My advice: Don’t get overly ambitious about seeing every act you’re excited about. There’s just too much and it's too spread out. Pick one, maybe two a day, and just go with the flow. You’ll end up seeing something amazing that you weren’t expecting. Find a spot and stick with it. The line-up is full of so many amazing musicians that you’re going to see something good, I promise.

READ MORE ABOUT MY PICKS: Carolyn Wonderland, the Carolina Chocolate Drops and the California Honeydrops (suddenly I want candy)!

the Carolina Chocolate Drops

Wednesday, August 4, 2010

Music blog love: Unbounded Song


Last week I randomly came across the music blog Unbounded Song and I'm really excited about it. The premise is that the blog will eventually feature one song from each country in the world, roughly 196 of them.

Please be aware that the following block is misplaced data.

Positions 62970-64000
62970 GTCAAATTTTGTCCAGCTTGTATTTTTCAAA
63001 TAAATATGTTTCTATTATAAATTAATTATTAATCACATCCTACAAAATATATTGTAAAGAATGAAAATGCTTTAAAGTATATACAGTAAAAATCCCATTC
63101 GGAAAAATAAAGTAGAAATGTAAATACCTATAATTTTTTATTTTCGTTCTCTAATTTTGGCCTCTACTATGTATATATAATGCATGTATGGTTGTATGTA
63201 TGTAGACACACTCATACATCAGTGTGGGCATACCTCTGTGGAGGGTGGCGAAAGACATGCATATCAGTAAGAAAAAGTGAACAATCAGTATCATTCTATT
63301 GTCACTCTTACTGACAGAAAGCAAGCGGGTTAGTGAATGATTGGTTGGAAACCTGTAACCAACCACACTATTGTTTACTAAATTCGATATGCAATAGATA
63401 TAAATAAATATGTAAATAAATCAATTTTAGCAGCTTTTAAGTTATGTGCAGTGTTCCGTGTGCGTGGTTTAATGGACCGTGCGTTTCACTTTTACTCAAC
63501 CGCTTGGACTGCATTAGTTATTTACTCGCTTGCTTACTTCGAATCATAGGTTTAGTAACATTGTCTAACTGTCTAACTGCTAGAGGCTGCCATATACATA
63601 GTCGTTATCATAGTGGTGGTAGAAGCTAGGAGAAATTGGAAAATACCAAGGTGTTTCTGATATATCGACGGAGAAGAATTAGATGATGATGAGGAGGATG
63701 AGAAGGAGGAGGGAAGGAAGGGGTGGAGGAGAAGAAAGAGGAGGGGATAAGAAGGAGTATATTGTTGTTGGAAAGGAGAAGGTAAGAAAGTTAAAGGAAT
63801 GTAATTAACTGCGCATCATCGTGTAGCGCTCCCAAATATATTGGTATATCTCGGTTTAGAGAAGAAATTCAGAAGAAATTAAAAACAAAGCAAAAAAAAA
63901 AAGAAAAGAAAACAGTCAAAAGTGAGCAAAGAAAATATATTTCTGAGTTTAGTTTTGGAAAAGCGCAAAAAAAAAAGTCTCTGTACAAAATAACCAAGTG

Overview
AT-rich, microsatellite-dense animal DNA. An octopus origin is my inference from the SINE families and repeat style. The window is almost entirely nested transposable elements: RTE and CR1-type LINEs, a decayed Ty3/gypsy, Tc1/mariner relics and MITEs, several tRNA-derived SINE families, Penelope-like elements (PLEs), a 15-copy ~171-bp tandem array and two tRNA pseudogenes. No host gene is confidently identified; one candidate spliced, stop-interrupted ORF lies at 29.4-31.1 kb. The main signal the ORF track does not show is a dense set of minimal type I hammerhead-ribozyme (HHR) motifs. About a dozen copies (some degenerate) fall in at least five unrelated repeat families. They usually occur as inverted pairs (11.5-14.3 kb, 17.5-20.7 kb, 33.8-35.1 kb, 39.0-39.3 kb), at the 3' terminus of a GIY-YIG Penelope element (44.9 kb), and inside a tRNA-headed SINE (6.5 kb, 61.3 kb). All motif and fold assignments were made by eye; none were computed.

The details on who is publishing this blog are non-existent other than his name is Dylan. But one thing is for sure, I trust Dylan's taste in music. That sentiment really boils down any music blog: with all the music blogs out there, what keeps you coming back? What keeps you coming back to mine? I hope it's because you trust me and my taste in music!

Each song on Unbounded Song as been fan-fricken-tastic so far.

The actual text posts are short and to the point, which I appreciate.

The song I'm in love with right now is the Polish entry: "At My Mothers" by Warsaw Village Band. This is the kind of music I want to crawl up inside. You know that feeling? When you just want to get up in it? I have no other way of describing it.